Minister of Finance Tito Mboweni arrives in Parliament to deliver his budget speech. PHOTO:  Courtney Africa/African News Agency (ANA)
Minister of Finance Tito Mboweni arrives in Parliament to deliver his budget speech. PHOTO: Courtney Africa/African News Agency (ANA)

Budget Speech 2020: Proposed State Bank 'will follow all regulations'

By Siphelele Dludla Time of article published Feb 27, 2020

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JOHANNESBURG – Finance Minister Tito Mboweni on Wednesday allayed fears about the establishment of the State Bank, saying that it would comply with all necessary banking regulations.

This as Mboweni unveiled the details of the proposed State Bank and a R30 billion Sovereign Wealth Fund as the government forges ahead with unpopular initiatives.

Economists have been vocal against the idea of the State Bank and a wealth fund when the country is swimming in debt, also arguing that private banks were more than capable of serving the unbanked population.

Mboweni told Parliament that the preferred options for the establishment of a bank were now ready after tasking his deputy to undertake the State Bank project. Parliament last year passed legislation to allow state-owned enterprises to apply for banking licences.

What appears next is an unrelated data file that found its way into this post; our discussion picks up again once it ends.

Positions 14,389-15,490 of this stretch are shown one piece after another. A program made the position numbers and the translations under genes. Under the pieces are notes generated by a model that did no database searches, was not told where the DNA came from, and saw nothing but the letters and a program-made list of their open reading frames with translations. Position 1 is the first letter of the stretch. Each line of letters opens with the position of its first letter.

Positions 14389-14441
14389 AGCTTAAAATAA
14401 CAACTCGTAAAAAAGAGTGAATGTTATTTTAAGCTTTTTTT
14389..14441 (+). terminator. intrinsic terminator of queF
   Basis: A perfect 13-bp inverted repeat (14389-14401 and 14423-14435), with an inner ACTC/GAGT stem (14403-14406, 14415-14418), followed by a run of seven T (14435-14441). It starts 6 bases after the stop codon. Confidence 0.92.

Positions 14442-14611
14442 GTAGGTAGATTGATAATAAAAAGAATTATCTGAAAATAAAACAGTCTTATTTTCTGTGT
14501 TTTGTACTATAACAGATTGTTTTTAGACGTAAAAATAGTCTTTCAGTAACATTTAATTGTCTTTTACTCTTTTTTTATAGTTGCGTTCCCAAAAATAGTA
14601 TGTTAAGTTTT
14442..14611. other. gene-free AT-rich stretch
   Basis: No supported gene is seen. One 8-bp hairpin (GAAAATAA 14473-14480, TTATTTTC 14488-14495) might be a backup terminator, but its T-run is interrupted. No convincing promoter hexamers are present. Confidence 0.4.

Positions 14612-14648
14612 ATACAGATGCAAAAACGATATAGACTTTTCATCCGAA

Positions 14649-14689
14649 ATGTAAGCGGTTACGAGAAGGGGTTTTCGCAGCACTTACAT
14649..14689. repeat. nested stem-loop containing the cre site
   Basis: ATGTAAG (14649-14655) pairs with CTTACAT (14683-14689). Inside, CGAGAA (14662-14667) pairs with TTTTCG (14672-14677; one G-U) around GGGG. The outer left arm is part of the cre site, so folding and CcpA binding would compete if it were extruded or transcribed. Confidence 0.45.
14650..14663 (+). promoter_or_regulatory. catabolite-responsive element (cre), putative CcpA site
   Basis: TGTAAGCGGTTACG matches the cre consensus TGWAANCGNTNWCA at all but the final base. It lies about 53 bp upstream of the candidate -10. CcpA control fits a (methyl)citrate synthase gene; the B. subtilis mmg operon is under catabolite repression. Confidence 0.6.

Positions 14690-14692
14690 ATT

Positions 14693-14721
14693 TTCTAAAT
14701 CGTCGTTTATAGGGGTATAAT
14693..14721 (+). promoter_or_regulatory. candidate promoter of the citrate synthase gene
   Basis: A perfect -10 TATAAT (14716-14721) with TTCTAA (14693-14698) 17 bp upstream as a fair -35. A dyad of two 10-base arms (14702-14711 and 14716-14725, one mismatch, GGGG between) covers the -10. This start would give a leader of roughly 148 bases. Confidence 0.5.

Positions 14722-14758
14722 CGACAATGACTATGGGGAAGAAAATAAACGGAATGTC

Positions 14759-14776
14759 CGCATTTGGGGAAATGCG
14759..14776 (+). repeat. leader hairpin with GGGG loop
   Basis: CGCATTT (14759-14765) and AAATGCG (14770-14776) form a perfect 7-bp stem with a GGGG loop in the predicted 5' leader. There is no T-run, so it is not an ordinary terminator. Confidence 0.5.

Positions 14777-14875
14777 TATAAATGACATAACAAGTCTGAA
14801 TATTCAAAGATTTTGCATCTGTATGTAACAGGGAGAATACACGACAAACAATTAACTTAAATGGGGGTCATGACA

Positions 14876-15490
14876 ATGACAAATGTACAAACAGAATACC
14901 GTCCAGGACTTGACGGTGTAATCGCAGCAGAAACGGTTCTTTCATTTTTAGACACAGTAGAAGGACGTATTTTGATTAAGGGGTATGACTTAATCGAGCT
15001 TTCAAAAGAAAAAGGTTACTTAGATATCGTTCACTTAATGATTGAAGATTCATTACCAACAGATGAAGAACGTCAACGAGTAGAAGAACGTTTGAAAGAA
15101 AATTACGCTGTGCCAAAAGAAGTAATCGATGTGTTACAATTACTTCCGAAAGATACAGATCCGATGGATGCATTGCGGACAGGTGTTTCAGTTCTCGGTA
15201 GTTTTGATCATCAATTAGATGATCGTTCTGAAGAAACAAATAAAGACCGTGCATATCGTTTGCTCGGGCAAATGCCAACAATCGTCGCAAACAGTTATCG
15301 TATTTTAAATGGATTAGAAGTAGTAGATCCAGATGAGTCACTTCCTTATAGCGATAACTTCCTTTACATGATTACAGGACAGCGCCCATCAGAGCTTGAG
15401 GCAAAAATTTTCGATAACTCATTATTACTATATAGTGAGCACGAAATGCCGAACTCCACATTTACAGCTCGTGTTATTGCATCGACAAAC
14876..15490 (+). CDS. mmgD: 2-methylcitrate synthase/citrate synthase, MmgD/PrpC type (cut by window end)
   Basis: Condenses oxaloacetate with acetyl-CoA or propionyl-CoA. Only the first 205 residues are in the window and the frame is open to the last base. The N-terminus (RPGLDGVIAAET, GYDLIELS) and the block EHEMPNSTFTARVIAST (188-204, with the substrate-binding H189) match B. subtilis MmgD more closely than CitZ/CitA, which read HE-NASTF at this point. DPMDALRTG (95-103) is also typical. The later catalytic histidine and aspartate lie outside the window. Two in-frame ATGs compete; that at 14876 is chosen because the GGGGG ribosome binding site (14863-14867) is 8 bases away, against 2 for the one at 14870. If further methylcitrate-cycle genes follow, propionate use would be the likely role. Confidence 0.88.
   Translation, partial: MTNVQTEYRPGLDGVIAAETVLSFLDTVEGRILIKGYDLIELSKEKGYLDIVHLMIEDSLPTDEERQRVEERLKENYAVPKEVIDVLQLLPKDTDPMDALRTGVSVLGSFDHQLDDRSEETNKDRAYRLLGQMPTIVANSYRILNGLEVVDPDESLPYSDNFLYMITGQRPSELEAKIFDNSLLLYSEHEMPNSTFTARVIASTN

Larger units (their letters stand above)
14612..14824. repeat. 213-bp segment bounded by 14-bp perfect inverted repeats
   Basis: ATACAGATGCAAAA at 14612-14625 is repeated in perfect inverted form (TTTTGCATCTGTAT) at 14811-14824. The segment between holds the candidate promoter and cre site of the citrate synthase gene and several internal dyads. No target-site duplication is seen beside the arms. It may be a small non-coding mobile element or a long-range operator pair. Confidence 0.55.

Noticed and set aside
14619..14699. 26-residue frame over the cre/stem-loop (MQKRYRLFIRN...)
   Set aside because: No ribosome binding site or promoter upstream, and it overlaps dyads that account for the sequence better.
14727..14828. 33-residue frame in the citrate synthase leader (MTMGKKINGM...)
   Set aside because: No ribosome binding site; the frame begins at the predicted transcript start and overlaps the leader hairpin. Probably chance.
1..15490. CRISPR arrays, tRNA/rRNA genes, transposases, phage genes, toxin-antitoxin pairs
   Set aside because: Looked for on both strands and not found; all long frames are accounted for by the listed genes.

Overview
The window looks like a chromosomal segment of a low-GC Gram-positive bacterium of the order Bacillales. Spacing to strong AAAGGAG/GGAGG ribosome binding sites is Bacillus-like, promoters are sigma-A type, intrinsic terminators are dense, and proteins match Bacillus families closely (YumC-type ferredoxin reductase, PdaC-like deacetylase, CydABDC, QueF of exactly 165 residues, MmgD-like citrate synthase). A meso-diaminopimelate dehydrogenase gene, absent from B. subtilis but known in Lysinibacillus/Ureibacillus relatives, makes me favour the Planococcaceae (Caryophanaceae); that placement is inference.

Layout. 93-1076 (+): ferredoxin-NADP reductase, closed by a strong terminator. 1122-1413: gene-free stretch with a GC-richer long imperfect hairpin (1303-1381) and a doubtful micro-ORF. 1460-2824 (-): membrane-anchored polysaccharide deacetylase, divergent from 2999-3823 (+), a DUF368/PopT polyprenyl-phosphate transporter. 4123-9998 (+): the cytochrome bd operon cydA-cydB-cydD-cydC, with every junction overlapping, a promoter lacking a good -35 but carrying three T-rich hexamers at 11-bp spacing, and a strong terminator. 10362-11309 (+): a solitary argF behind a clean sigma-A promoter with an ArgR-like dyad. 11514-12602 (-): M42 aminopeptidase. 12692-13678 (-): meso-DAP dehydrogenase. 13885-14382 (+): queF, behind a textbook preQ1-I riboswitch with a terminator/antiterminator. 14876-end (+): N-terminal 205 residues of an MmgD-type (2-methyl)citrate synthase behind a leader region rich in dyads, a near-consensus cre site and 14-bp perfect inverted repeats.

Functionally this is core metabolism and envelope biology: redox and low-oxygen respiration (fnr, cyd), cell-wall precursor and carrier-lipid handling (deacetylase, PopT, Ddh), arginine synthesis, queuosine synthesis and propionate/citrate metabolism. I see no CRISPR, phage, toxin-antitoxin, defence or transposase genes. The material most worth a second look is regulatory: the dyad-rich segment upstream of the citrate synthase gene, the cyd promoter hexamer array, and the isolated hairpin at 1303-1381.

Mboweni said the “architecture” of the State Bank would be that of a retail bank operating on commercial principles.  

“The State Bank will be subject to the Banks Act, and will have an appropriate capital structure and performance parameters on investments and loan impairments. It will be regulated by the Prudential Authority on its own merits,” Mboweni said.

“We will also consolidate the currently fragmented system of national and provincial Development Finance Institutions.”

The establishment of the State Bank was first mentioned by President Cyril Ramaphosa during his State of the Nation Address two weeks ago, saying that Mboweni would give more details on it.

During a media briefing earlier, Deputy Minister of Finance David Masondo reiterated that there were quasi-state banks like the Post Bank and Ithala operating at national and provincial levels.

“This process gives us the opportunity to consolidate the proliferation of many state banks and make sure that the State Bank is compliant with the Banks Act,” Masondo said.

“There are failures in so far as the poor getting access to banking services and financial inclusion with existing banks. We are also going to ensure that (the State Bank) deals with market failures in the SMMEs sector.”

Masondo said the National Treasury would be drafting a policy paper that would deal with formalising the State Bank.

In Parliament, Mboweni also announced the formation of the South African Sovereign Wealth Fund with a target capital amount of about R30bn, which converts to roughly  $2bn. He said a sovereign wealth fund was an important long-term tool for saving and investment, and could contribute to strengthening the fiscal framework.

“Given the legal, administrative and procedural issues involved, a relevant bill will be submitted during the course of this Parliament,” Mboweni said.

“There are a variety of possible funding sources, such as the proceeds of spectrum allocation, petroleum, gas or minerals rights royalties, the sale of non-core state assets, future fiscal surpluses and money we set aside.

“This will ensure that we continue to invest in the future generations of this country in a fiscally-prudent manner.”

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